IMF the Creation and Criticism Thesis

Total Length: 1216 words ( 4 double-spaced pages)

Total Sources: 7

Page 1 of 4

Since the 1990s, criticism has mounted regarding the IMF's narrow construction of a 'one size fits all' economic policy. "Policies of privatization and deregulation may work better in developed countries in the West, but, maybe more difficult to implement in the developing world" (Pettinger 2009). There is also alarm that the IMF is excessively directive when extending loans to nations -- for example, mandating user fees for health care, an important issue in the current struggle for Jamaica to borrow funds from the IMF. Jamaica charges no user fees in its system of nationalized care, although the IMF argues that charging money, according to classical economic theory, enables more effective use of scarce healthcare resources. Yet "there is compelling evidence of a link between user fees and poverty. In a study that shows the 'poverty impact' of out-of-pocket payments (OOP), 78 million people in 11 low/middle income countries in Asia were pushed below the international poverty line of a $1 a day because of OOP. Bangladesh, India and China experienced percentage point increases of 3.8, 3.7 and 2.6 per cent respectively, attributed to OOP" (Graham 2009). Furthermore, this type of healthcare rationing strategy may be exemplary of a 'penny wise but pound foolish' strategy. Charging money for routine healthcare services can be prohibitively costly or act as a deterrent to going to the doctor for the very poor, and lead to public health crises such as epidemics. This will only further impoverish struggling nations.

The stripping away of one of the most basic principles of political autonomy, such as healthcare decisions, is highly controversial, even though the defenders of the IMF allege that it is essential that it ensures its funds are spent responsibly by recipient nations. And not all critics of the IMF are from the left. "The IMF has also been criticized by free market economists arguing that they [IMF bureaucrats] do too much" and enable countries to use IMF loans as a fallback strategy for reckless policies (Pettinger 2009).
Yet despite the anger on the right and the left, few would deny the IMF has proved useful. There is also considerable evidence that the IMF has had an important role in stabilizing the world economy at critical junctures in recent history, as it did during the 1970s in curtailing inflation: "when interest rates began to soar in 1979, the floating rates on developing countries' loans also shot up" (Debt and painful reforms: 1982 -- 89, 2009, IMF History). The IMF helped stabilize the bankrupt Mexican economy in 1982, and coordinated a global response to placate the nation's creditors. The IMF's role is checkered, but reform rather than elimination of the institution is the solution.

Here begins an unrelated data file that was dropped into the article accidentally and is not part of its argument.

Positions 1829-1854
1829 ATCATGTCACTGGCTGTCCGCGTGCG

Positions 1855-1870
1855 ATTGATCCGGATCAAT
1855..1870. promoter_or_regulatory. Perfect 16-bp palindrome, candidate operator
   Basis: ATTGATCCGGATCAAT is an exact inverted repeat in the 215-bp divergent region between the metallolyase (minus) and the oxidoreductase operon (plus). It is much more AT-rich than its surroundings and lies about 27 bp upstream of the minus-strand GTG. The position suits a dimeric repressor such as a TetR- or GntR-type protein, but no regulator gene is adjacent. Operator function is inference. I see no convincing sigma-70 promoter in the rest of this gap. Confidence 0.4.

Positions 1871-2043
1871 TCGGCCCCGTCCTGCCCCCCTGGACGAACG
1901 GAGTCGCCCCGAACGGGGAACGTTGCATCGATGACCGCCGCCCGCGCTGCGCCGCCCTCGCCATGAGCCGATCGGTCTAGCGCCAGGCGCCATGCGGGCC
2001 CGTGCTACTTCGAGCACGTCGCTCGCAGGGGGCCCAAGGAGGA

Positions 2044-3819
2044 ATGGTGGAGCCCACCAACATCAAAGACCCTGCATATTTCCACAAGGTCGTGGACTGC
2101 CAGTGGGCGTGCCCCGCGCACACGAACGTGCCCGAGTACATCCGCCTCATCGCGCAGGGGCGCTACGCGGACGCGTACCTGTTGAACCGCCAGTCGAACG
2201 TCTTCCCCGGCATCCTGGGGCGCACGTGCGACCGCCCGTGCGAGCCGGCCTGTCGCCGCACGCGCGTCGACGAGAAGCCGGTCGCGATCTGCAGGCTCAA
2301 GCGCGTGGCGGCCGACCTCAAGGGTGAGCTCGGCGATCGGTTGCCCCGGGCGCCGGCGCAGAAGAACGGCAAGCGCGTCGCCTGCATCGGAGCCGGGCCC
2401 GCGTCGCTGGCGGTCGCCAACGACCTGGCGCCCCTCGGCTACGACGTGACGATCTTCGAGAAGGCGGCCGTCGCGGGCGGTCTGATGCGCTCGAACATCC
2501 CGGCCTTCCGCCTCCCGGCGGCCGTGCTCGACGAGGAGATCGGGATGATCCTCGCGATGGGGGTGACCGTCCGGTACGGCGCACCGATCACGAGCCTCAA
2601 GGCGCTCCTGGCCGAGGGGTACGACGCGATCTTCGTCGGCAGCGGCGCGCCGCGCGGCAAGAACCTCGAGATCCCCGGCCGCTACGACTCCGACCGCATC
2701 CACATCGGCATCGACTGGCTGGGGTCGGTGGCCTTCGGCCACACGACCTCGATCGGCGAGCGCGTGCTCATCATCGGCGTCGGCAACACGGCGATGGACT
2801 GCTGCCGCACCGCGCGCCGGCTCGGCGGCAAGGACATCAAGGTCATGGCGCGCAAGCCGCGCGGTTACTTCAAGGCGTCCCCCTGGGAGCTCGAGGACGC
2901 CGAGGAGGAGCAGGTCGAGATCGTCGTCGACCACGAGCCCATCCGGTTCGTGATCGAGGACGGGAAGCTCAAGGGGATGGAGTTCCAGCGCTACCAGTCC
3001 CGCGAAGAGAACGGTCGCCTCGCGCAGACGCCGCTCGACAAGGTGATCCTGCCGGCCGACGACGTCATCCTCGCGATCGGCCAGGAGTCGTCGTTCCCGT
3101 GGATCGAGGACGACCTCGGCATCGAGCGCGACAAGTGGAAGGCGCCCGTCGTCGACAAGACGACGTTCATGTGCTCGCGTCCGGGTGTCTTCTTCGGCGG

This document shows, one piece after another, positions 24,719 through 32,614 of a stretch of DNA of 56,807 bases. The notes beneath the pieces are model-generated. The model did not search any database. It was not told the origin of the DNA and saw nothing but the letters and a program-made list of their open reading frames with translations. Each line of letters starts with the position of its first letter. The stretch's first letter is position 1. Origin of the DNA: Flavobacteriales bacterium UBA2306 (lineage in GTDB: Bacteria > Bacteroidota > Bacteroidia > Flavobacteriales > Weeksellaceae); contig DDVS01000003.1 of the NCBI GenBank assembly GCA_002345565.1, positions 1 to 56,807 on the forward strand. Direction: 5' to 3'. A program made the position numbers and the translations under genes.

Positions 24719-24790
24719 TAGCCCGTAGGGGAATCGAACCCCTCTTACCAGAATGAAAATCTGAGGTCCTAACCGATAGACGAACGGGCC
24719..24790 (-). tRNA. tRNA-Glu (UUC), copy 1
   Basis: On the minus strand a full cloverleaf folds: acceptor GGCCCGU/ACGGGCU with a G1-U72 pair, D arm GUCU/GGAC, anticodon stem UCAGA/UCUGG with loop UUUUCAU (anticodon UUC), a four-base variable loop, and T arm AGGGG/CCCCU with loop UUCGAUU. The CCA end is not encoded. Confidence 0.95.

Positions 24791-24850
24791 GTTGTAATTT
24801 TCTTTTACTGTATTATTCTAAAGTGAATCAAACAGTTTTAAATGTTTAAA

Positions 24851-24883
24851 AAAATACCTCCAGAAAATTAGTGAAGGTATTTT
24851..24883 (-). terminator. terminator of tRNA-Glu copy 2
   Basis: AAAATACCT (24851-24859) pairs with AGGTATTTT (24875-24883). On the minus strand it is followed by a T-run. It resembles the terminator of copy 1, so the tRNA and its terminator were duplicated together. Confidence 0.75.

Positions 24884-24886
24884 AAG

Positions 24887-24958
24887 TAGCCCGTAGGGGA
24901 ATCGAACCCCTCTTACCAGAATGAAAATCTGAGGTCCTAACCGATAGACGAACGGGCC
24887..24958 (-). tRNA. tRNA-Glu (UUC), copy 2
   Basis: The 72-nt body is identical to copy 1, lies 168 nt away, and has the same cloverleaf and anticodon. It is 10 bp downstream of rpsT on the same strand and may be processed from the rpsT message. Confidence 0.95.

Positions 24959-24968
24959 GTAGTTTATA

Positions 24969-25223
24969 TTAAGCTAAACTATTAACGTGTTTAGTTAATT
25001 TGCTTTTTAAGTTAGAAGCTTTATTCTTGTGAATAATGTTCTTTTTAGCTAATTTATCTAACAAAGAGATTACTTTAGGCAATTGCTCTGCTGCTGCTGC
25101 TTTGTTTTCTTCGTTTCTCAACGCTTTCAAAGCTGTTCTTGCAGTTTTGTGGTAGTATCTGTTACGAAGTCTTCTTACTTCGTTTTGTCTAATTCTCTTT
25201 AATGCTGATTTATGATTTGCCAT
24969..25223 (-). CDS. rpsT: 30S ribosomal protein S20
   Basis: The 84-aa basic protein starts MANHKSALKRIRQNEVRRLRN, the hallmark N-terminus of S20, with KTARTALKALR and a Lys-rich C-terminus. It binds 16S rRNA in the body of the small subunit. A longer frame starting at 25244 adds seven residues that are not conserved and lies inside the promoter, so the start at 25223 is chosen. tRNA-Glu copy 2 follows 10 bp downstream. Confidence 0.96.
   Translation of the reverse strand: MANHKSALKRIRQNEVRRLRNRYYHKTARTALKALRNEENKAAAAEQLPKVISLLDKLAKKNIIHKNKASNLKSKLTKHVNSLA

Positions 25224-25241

Works Cited

Bluestein, Paul. (1998, December 3). World Bank turns up criticism of IMF. The Washington

Post. Retrieved September 11, 2009 at

Cooperation and reconstruction: 1944 -- 71. (2009). IMF History.

Retrieved September 11, 2009 at

Continued globalization: 2005-present. (2009). IMF History.

Retrieved September 11, 2009 at

Debt and painful reforms: 1982 -- 89. (2009). IMF History.

Retrieved September 11, 2009 at

The end of the Bretton Woods System (1972 -- 81) (2009). IMF History.

Retrieved September 11, 2009 at

Graham, Sandra. (2009, August 15). The IMF and no user fees. Jamaica Observer.

Retrieved September 11, 2009 at

IMF -- Creation. (2009). Encyclopedia of the Nations. Retrieved September 11, 2009 at

Pettinger, T. (2009). Criticism of the IMF. Economics Help. Retrieved September 11, 2009 at

Have Any Questions? Our Expert Writers Can Answer!

Need Help Writing Your Essay?